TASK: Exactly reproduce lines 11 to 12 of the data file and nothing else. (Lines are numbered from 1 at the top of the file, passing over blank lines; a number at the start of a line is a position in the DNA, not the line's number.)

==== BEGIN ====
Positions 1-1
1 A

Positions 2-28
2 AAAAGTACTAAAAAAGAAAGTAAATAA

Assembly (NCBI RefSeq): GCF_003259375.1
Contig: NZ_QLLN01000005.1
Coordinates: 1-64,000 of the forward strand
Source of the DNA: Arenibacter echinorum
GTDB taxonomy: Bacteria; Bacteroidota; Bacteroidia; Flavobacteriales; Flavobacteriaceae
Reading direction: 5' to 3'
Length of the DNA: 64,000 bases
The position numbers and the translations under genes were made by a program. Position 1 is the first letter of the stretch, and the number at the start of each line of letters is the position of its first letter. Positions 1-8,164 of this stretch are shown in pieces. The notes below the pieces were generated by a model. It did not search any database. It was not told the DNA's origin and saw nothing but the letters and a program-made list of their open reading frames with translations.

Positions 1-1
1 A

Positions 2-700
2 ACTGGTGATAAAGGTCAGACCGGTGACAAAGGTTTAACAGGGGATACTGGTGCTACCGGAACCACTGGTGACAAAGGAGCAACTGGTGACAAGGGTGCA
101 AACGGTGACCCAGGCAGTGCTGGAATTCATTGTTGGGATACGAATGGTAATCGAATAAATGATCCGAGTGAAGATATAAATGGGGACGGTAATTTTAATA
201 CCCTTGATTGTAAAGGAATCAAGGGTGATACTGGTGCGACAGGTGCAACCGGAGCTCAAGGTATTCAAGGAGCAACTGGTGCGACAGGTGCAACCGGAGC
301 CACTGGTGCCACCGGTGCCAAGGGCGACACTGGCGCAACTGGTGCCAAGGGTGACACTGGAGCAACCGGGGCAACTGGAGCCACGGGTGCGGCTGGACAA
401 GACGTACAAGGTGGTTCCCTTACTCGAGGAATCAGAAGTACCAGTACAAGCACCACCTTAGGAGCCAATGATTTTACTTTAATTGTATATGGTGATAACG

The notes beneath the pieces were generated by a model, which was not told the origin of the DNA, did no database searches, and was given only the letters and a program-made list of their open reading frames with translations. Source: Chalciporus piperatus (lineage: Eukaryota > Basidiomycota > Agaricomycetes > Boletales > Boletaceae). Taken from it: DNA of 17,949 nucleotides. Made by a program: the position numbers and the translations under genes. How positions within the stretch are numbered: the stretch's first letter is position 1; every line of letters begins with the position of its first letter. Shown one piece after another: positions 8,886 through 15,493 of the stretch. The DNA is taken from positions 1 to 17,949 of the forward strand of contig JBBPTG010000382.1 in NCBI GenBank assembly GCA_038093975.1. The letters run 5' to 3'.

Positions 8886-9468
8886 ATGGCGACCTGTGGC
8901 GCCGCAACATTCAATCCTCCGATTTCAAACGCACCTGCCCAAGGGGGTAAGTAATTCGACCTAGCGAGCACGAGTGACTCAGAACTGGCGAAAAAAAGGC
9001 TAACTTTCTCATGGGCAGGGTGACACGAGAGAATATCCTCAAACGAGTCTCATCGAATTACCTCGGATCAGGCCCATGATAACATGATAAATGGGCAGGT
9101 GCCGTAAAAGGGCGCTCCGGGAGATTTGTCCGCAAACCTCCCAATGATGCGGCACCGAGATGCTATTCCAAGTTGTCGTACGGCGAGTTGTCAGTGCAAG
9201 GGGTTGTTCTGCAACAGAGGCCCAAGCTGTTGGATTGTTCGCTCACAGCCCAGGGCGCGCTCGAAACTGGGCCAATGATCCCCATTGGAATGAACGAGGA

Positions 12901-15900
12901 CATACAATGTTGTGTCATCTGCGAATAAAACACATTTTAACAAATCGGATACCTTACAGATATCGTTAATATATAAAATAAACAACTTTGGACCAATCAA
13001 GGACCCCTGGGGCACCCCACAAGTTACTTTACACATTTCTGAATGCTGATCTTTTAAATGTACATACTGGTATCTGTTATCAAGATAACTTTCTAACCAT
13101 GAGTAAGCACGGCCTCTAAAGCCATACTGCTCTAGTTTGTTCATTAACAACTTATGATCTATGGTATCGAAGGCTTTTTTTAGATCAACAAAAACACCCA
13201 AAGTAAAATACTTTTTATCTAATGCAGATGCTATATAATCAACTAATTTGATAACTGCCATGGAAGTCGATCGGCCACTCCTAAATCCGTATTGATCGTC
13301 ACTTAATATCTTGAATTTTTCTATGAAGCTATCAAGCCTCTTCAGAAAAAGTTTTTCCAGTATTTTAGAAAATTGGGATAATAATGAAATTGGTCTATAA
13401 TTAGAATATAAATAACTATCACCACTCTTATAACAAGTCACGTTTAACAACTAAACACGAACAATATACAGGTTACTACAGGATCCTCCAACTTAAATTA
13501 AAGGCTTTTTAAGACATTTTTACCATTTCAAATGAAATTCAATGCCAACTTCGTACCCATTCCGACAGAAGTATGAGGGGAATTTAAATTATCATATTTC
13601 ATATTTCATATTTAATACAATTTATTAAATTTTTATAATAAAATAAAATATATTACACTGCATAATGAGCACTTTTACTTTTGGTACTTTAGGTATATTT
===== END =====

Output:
Length of the DNA: 64,000 bases
The position numbers and the translations under genes were made by a program. Position 1 is the first letter of the stretch, and the number at the start of each line of letters is the position of its first letter. Positions 1-8,164 of this stretch are shown in pieces. The notes below the pieces were generated by a model. It did not search any database. It was not told the DNA's origin and saw nothing but the letters and a program-made list of their open reading frames with translations.